Posted: May 8, 2013
It’s a pleasure to be invited back to Islington’s annual festival, this year celebrating reading, writing and freedom of expression, to give another free illustrated lecture about comics. I will be asking what lies behind the moral panics, media scares and strict censorship that have besieged comics in Britain and around the world? Why have they been repeatedly the targets of campaigns and censorship? Is there something inherently dangerous, or radicalising, about the form’s weaving of words and pictures?
From their 19th century precursors in Penny Dreadfuls to the Fifties Horror Comics, from the taboo-smashing Undergrounds to Manga and Graphic Novels today, I’ll explore the controversies behind the comics medium’s often fraught maturing process and the continuing issues of political correctness and the right to offend. Admission free subject to capacity and adults only please - for more details see the festival website.
When: 6.30-8.00pm on Wednesday May 15th
Where: Islington Central Library, 2 Fieldway Crescent, Islington, London N5 1PF
Posted: May 6, 2013
Graphic Scotland and the Edinburgh International Book Festival are pleased to announce that submissions are now open for the inaugural 9th Art Award for Graphic Literature. The 9th Art Award will choose the best work of graphic literature originally written and published in English between May 2012 and July 2013, from anywhere in the world.
I am delighted to join acclaimed arts critic and writer Hannah McGill, Freight Books publisher Adrian Searle and Costa award-winning co-author of Dotter of Her Father’s Eyes, Mary Talbot, in judging the prize this year. A casting vote will be given to Graphic Scotland chair John McShane in the event of a tie. The award will be presented during an event at the Edinburgh International Book Festival in August.
Graphic Scotland Co-Director Gordon Robertson believes the prize could become a fixture on the international arts scene, and as important to sequential art as the Man Booker Prize is to literary fiction: “The 9th Art Award will be a significant annual award for recognition of excellence in the field of Graphic Literature. Its introduction as part of the Edinburgh International Book Festival recognises graphic literature’s rightful status as an art form.”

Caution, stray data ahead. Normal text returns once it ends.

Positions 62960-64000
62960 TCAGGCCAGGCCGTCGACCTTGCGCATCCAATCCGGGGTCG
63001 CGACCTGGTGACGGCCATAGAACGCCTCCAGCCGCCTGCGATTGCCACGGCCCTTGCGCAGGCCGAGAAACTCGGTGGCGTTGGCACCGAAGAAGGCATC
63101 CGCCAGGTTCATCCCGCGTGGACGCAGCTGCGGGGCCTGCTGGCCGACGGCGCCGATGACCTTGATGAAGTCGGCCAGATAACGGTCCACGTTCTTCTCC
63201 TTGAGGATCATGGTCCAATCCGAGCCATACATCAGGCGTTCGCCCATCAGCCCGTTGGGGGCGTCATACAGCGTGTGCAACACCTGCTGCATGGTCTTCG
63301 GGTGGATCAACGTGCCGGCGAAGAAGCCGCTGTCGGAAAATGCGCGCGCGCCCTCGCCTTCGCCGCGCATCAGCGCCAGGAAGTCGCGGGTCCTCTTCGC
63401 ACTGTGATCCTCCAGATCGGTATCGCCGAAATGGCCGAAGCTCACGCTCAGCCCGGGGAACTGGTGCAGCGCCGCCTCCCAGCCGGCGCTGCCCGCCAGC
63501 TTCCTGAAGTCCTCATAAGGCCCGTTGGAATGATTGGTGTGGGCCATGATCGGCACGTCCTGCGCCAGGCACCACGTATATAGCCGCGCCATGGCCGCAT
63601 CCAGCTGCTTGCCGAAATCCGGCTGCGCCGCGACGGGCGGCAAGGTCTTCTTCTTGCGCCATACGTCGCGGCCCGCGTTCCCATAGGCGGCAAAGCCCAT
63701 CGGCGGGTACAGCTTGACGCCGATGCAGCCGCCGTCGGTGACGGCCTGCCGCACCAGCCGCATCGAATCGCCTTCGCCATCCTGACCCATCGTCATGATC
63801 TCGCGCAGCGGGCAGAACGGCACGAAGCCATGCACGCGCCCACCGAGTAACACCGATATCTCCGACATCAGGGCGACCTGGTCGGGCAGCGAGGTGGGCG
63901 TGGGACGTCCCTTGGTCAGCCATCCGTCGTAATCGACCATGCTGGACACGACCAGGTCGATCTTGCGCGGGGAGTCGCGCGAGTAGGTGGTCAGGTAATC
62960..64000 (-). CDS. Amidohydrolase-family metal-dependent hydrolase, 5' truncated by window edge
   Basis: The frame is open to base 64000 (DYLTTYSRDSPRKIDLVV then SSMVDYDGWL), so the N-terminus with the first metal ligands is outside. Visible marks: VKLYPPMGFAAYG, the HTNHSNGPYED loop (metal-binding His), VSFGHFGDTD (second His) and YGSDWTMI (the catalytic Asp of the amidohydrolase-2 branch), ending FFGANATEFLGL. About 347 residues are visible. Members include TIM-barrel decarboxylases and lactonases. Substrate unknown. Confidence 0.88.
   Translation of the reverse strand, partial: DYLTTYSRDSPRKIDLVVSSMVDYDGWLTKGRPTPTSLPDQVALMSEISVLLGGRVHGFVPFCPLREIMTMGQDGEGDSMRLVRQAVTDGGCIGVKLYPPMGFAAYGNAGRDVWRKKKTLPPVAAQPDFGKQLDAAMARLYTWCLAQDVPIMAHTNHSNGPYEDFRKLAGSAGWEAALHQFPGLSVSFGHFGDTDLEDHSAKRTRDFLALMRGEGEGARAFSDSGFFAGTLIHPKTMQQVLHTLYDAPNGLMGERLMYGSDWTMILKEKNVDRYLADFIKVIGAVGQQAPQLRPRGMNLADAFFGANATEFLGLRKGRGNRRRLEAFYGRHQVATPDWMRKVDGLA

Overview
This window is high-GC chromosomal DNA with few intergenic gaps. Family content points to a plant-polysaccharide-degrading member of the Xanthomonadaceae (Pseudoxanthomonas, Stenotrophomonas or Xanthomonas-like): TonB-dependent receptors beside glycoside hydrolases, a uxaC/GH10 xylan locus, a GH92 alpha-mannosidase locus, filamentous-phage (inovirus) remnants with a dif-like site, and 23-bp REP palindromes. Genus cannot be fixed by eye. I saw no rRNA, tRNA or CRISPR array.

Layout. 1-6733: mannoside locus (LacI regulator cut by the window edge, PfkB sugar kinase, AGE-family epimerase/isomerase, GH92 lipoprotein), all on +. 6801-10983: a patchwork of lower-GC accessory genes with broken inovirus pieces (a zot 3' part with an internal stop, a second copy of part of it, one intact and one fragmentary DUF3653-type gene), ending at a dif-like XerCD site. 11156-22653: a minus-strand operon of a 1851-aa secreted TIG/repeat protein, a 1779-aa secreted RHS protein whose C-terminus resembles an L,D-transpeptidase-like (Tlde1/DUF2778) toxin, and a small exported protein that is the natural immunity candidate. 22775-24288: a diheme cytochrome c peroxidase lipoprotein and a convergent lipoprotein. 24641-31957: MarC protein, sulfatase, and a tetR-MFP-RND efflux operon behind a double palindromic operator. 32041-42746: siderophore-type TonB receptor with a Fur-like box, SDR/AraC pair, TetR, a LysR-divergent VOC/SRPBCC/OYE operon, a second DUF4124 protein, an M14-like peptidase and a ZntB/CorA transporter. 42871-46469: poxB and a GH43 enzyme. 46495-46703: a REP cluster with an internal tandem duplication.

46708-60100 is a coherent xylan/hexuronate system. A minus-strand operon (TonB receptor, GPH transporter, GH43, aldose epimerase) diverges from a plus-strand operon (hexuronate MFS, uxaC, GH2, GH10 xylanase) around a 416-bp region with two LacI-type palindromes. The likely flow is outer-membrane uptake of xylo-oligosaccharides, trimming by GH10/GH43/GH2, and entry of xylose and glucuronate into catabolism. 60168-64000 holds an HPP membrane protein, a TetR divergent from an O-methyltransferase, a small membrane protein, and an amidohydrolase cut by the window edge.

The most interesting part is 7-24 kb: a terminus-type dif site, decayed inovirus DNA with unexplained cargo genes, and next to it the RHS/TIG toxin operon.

Nick Barley, Director of the Edinburgh International Book Festival, said “We have featured graphic novel authors and illustrators in our programme at the Edinburgh International Book Festival for a number of years now and I believe that this new Award will give the genre the wider recognition that it deserves.”
The deadline for entries is 31 July 2013. For details of how to enter your graphic novel, see the submission guidelines on the website. You can also find and follow 9th Art on Facebook, and on Twitter: @9thArtAward. Please direct all enquiries to info[at]9thartfestival.com .
I look forward to meeting some of you at EIBF on August 23rd, when, amongst other things, I’ll be giving an illustrated presentation at 5pm about my forthcoming book Comics Art from Tate Publishing.
Posted: May 5, 2013
Not every autobiographical comics artist is driven to create their own private book from the Bible. Sarah Lightman’s motivation came from her brother and sister having the Book of Daniel and the Scroll of Esther named after them, but there was no Book of Sarah, until now. A winner of the Slade Life Drawing Prize, Lightman began her diary drawings in 1995 at London’s Slade School of Fine Art, which she displayed as projections and accompanied with her spoken texts. Looking back, she thinks, “I am not sure if I could have survived my life without also drawing it. Often I make art about questions and situations in my life before I have even discussed them with friends and family”. Read the rest of my Article and a web-exclusive interview with Sarah here…
Posted: May 1, 2013
And another Free Comic Book Day stunt this Saturday May 4th is Paul Collicutt‘s cross-London run to sign and promote copies of his excellent period mystery The Murder Mile from SelfMadeHero. Here’s the route map and ETA timetable of where he’ll be showing up along the way - catch him if you can! And here’s a link to the Guardian running blog about it.